I think my response in all occasions were the same.  An expression of anguish on my face stating my displeasure of the follow up, I will have to go through.  Fortunately, they were all mild accidents, I wasn’t hurt physically.  But I think all four perpetrators behaved differently.  The businessmen would have had an account at the garage to repair his company vehicles.  My repair would have been treated as damage to one of his own in the books. And at the end, even if there was a loss to him, it wouldn't have mattered to him at all.  So, was in the case of the Aussie woman, who had a comprehensive insurance, and certainly she was not poor.  Again, if there was any need of a repair, her premium would have gone up, and it would not have changed anything in her way of life.  The Omani woman would have preferred not paying anything, and if my friend did not get involved, I am sure that would have been the case.  I may have received a warning from the Police too.  Under these circumstances, ignorance is not bliss.  The younger Omani saved himself from deeper troubles by spending 95 Rials.  He was keen to disappear!

But, I still can’t figure out why did the Aussie woman say that she has contacts at Police higher-ups?  Obviously, she was not trying to shirk her obligations.  I wonder whether she was afraid that I would abuse her.  Was it because she is an Anglo-Saxon middle-age woman, and I am an overweight angry ‘black’ man?  I am not sure.  Are these the subtle shades of ‘racism’ in multi-racial societies, I wonder.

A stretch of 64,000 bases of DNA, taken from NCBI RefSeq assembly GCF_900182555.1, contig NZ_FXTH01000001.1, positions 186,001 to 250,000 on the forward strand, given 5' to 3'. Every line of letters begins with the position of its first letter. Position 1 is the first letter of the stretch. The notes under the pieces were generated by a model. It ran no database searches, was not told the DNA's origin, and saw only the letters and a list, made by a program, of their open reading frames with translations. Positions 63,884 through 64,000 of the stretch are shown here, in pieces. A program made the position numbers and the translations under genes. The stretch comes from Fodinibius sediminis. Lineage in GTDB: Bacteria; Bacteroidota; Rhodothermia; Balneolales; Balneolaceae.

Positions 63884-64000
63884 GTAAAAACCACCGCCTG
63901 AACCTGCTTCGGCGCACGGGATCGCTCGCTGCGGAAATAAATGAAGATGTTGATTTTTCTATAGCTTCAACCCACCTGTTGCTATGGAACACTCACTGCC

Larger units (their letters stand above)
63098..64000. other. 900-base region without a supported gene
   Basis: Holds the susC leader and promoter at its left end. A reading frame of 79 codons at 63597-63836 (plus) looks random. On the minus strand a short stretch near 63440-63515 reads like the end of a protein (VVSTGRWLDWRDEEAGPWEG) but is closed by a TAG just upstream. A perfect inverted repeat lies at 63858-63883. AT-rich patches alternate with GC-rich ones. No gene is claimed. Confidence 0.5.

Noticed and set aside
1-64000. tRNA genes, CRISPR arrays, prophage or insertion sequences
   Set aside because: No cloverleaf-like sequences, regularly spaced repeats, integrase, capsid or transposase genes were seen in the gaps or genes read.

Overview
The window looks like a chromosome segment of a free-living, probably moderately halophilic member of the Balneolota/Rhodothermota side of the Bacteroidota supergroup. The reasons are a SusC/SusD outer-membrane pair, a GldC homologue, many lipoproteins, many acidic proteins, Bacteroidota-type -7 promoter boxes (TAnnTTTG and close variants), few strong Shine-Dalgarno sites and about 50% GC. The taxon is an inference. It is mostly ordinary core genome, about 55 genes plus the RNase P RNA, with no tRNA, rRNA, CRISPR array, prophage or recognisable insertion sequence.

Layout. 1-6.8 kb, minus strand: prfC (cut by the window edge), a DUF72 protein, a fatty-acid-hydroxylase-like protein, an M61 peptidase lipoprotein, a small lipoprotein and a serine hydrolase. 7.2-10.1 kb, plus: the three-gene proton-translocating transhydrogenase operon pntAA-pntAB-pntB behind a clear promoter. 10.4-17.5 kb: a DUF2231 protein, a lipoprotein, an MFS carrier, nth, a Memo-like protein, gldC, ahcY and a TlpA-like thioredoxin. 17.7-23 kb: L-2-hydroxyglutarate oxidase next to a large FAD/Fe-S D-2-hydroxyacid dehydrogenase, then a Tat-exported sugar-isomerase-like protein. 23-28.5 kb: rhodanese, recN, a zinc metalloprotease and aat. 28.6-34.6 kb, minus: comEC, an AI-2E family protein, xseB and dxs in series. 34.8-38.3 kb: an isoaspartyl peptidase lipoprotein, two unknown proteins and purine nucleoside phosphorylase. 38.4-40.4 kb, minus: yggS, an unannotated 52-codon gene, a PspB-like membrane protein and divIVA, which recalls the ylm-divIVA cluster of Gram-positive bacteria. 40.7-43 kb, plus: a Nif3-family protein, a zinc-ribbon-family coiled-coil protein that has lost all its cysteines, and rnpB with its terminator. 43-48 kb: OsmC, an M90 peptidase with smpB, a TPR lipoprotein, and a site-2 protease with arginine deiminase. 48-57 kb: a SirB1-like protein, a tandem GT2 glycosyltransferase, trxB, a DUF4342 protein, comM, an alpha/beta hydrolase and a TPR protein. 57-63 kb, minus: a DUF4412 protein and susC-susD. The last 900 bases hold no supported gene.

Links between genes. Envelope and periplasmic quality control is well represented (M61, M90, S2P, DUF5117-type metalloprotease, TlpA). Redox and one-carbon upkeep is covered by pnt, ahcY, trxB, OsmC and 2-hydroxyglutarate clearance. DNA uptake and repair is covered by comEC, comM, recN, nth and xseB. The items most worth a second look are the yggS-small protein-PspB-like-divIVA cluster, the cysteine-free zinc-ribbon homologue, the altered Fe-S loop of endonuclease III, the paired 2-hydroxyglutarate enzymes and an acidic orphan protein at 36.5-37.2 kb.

Tuesday, 24 February 2015

I am proud to be a

Recently, I attended a workshop as a part of the ‘Aboriginal Water Initiative’ of NSW Office of Water, where I work.  The program, ‘Aboriginal Water Initiative’, is to ensure water used by Aborigines for their cultural services are taken into consideration and provided for when water is allocated and managed in river basins.  This is one of the four categories of ecosystem services provided by water, others being provisioning, supportive, and regulatory.   I had been in the water sector for a long time, and I believe this ‘initiative’ is one of a kind, and again, Australians are showing the way forward.
The prime objective of the workshop was to sensitize non aboriginal Australians to sensitivities of Aborigines in Australia.  There were 24 participants, none of them were Aborigines.  The instructor had Aboriginal mother and Italian father.  This gave him the liberty to use a wide ranging vocabulary, some are politically incorrect.  Those words did drive his messages though.

His first exercise was to remind everyone that occupation of Australia by non-Aborigines is only for the last 227 years, Aborigines inhabited this vast continent for more than 40,000 years, and the continent itself is very much older than the people who live(d) in it.  Well, everyone knew this, but the reminder set the scene.